"I can not believe that a nationalist would not say "No", the 55-year-old told AFP, adding he was there in support of the "No" campaign rather than Aksener. The change, he says, will bring much-needed stability to Turkey.
"Turkey's longer term political and economic trajectory is likely to remain negative", said Anthony Skinner, a director with United Kingdom -based forecasting company Verisk Maplecroft.
Voters will then place the ballot inside a yellow envelope that has the symbol of the Turkish Republic's Supreme Election Board on it and cast their ballots.
Opponents fear a lurch toward authoritarianism under a president they see as addicted to power and intolerant of dissent, chipping away at the secular foundations laid by modern Turkey's founder, Mustafa Kemal Ataturk, and taking it ever further from Western values on democracy and free speech. Until recently, the president was an appointed position serving as head of state, not head of government - similar to the queen of England.
Former prime minister Ahmet Davutoglu spoke before Erdogan at a "Yes" rally in the Anatolian city of Konya on Friday but, to the amusement of opposition commentators, failed once to endorse the presidential system. Some are eager to avoid a repeat of the deadlocked coalition governments that hindered growth in the 1990s and are exhausted of frequent military coups. Should it succeed it would hand control of the executive, the legislature and the judiciary to the president, establishing a dictatorship in all but name.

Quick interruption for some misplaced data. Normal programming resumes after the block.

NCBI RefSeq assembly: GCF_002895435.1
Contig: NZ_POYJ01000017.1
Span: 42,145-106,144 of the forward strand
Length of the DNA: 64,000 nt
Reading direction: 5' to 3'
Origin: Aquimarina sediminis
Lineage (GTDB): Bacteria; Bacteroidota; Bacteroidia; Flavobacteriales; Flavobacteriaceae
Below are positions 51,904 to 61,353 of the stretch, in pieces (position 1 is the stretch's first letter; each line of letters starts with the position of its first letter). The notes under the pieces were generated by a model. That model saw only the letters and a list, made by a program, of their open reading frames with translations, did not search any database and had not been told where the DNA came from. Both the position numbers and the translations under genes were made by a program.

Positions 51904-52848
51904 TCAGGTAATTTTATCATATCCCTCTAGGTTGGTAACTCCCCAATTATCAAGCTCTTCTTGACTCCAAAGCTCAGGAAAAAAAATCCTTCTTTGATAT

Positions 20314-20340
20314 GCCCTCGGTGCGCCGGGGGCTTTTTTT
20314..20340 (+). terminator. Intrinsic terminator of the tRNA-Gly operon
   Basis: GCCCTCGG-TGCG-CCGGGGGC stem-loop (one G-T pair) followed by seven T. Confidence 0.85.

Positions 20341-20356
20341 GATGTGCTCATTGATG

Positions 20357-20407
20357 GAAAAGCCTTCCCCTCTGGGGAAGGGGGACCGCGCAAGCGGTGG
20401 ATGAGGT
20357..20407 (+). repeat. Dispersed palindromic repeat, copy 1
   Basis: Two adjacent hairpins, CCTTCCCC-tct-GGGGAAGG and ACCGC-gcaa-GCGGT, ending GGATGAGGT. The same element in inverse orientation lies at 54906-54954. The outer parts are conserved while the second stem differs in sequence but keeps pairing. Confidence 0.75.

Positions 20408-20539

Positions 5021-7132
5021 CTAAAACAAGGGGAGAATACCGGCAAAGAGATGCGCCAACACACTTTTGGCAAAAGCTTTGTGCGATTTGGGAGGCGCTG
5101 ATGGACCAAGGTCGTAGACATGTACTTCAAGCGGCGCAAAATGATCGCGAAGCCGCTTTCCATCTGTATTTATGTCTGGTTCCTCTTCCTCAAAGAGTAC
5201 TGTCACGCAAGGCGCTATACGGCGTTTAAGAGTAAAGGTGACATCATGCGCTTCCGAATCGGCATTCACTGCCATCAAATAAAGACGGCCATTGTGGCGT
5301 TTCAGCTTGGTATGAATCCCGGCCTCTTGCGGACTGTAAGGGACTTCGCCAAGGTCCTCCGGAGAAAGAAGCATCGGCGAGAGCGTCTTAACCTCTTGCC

The changes will also grant authority to the President to issue decrees within the executive jurisdiction, declare a state of emergency and appoint public officials.
The current setup requires the president to be nonpartisan.
Referring the president to the country's top court for possible impeachment would require a two-thirds parliamentary majority. Erdogan could formally rejoin the party he co-founded, the ruling Justice and Development Party (AKP).
Several of Erdogan's predecessors called for a stronger presidency to tame the military.
(AP Photo/Petros Karadjias). Musicians from a Latin American band perform at the Taksim square with a giant poster of Turkey's President Recep Tayyip Erdogan in the background, ahead of the upcoming referendum, at Taksim square in Istanbul, Friday, Apr.
Cabinet ministers would no longer have to be members of Parliament and the Parliament would not have power over Cabinet appointments - ministers would be appointed directly by the president. Parliament's powers of scrutiny would also change. Forty-one foreigners are among the detained. Erdogan's supporters reject such charges, saying the 18 constitutional amendments being put to a simple "Yes/No" vote contain sufficient checks and balances, such as the provision that a new presidential election would be triggered should the president dissolve parliament. The new system could allow Erdogan to run for two more terms, potentially stretching his rule to 2029. "The current government thinks the solution to instability lies in monopolizing more power and turning more authoritarian through democratic means", said Ozan Seker, political analyst. With the changes the members of the council of ministers would not be elected.